Saving money is always celebrated in the personal finance blog world.
When someone cuts their housing expense by $200 or cuts their phone bill by $20 we cheer!
Although lately I’m wondering if we’re making a big mistake by treating cuts across all spending categories equally.
For example, it’s not uncommon to read on a personal finance blog (including this one):
- “My monthly grocery bill is down by $50 by buying more X and less Y”
- “I don’t pay for a gym membership and just do this activity instead.”
I can’t help but read these statements and wonder if the alternatives proposed are really worth the money saved.
For example, to the person who says they hike instead of paying for a gym membership – are you hiking vigorously and frequently enough to adequately replace access to weights and other resistance equipment?
To the person who cut their grocery bill by $50 – would you be healthier if you put that $50 back into your grocery budget?
Have We Gamified Saving Money So Much That We’re Missing the Point?
It’s depressing but this body is the only body we’re ever going to have.
Maybe we should be just as concerned about making investments in our body as we are about making financial investments, if not more concerned.
We know lifting weights is critical to slowing down the aging process and keeping metabolism up and new research on gut health is showing just how critical it is to brain function.
- Women, Weights and Osteoporosis
- Why Lifting Is the New Running For Over 40s
- When Gut Bacteria Change Brain Function
- Lifting at Any Age Has Rewards But After 50 It Can Change Your Life
- 10 Reasons to Avoid Eating Legumes
If we challenged ourselves to optimize our health instead of our optimizing our spending, would we be making the same decisions?
I would guess that many of us would spend differently and probably more in the health and fitness-related categories.
How Do We Determine What & When to Spend In These Areas?
Lately I’ve considered increasing my budget for health, food and fitness.
Specifically, I’ve changed my mind on spending in three areas.
A) Paying for expertise
I would argue that there is value in paying for expert coaching.
A strength and conditioning coach, for example, can correct your movement so you get more out of each exercise and avoid injury.
An exercise as simple as the plank can feel like an entirely different exercise when a coach points out how to activate your glutes and core.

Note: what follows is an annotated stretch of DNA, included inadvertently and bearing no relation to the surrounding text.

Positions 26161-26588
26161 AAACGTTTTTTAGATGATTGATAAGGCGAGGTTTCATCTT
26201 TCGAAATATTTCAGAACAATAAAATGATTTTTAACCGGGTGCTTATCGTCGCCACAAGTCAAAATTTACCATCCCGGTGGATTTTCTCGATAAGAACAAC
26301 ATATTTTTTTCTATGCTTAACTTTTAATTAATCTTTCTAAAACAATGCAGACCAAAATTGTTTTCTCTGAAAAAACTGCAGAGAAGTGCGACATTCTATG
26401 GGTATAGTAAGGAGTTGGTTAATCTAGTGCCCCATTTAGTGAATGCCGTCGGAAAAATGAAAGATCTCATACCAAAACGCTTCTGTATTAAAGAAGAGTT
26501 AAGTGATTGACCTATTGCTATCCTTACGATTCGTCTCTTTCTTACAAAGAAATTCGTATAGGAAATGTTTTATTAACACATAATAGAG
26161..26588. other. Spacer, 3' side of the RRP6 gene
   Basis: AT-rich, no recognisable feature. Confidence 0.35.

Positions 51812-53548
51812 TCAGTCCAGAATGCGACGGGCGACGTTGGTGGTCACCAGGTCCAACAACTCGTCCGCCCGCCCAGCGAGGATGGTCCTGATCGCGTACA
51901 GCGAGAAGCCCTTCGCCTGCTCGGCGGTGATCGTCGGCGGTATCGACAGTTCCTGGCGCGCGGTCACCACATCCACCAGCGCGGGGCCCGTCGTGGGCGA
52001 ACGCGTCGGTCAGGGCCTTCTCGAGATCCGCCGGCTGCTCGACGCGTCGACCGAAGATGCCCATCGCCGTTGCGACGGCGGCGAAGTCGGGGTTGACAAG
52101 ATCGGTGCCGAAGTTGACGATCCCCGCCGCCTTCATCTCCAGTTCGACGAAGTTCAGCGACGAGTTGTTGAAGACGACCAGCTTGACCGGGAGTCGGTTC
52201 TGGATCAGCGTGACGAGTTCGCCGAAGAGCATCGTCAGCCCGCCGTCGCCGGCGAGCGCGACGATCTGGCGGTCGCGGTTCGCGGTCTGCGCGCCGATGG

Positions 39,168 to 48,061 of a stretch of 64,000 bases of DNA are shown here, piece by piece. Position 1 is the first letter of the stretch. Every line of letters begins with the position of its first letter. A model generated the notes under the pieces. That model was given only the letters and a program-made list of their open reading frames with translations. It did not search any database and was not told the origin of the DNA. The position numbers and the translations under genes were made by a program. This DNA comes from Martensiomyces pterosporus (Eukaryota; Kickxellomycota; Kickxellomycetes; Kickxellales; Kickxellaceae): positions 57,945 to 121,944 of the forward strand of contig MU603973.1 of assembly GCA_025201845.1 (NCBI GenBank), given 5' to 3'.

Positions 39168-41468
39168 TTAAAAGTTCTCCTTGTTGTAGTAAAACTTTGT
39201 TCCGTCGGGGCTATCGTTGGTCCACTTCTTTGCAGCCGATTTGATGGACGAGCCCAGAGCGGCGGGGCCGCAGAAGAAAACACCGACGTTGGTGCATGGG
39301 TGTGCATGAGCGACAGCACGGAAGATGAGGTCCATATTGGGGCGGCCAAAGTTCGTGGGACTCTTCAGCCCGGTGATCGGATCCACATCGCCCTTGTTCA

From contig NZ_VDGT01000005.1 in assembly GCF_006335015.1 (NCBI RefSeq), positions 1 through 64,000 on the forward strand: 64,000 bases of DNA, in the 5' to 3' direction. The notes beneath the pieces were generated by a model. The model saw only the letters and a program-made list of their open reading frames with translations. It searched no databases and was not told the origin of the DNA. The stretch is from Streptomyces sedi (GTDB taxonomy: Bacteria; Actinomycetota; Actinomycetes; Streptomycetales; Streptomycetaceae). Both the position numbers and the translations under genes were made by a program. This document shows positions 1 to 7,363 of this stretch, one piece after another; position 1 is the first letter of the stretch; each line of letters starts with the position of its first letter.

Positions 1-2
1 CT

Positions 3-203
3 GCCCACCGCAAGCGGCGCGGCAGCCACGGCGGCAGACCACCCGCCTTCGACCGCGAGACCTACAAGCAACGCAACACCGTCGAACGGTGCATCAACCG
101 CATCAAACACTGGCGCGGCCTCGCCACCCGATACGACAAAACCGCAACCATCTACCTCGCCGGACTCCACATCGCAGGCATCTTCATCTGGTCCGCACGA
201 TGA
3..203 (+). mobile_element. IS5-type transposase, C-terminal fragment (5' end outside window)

I know that I was personally doing the plank wrong for over a decade before a coach pointed it out.
Others might find that paying for a nutritionist is valuable.
Or at least paying for books and other educational materials on food, diet and exercise.
The personal finance community is a group of do it yourself-ers (and it can be hard to pay other people to do things you think you can do yourself) but paying for 1×1 attention related to health and fitness may be worth it.
B) Paying for access to the equipment I need
Whether the higher cost is for building my own home gym, access to a commercial gym, or better quality produce, I don’t want to shy away from paying for things that will improve my health.
I don’t think having a slightly higher than average grocery bill is anything to be embarrassed about (unless your cart is full of Cocoa Puffs!)
C) Paying if it keeps me consistent
One of the greatest challenges with getting fit is staying consistent and I know I personally workout more often when my workouts are organized and social.
I had a home gym for a few years but I workout more consistently now that I go to the gym with a friend and have joined a sports league.
I recently signed up for ClassPass after seeing that another blogger had signed up. I got $40 off a trial membership and essentially got five classes for $10 total. I decided to try out yoga and boxing at two gyms near me. If you would like the same $40 coupon, sign up for ClassPass here.
Not everyone can workout in their home gym like Mr. Money Mustache and keep their motivation up.
My husband is like that but, unfortunately, I’m not.
If you need a little extra motivation to stay consistent with nutrition or exercise, don’t shy away from paying for it.
Maybe you’ll get to a point where you can cut back but don’t let the fear of spending money keep you from getting there in the first place.
Let’s Share When Spending Money Improves Our Health
Instead of sharing how we saved money on our grocery bills and our workout routines, I propose we start sharing how we’re using money as a tool to improve our health.
Because that’s all money is, right?
Just a tool.
Sometimes I think we get so caught up in the game, it can seem like saving a bunch of money is the goal and not the tool to eventually achieve our goal.
I’ll go first.
Here is how I’m using money to improve my health:
- I pay $120 per month to participate in a sports league and stay consistent.
- I buy slightly more expensive foods like almond butter, whey protein, and grass-fed meat. I fuel my body for performance and health.
I think if we all start reframing how we talk about money & health, we can help others (and ourselves) remember that health should not be sacrificed for the sake of saving money.
How do you use money to improve your health?
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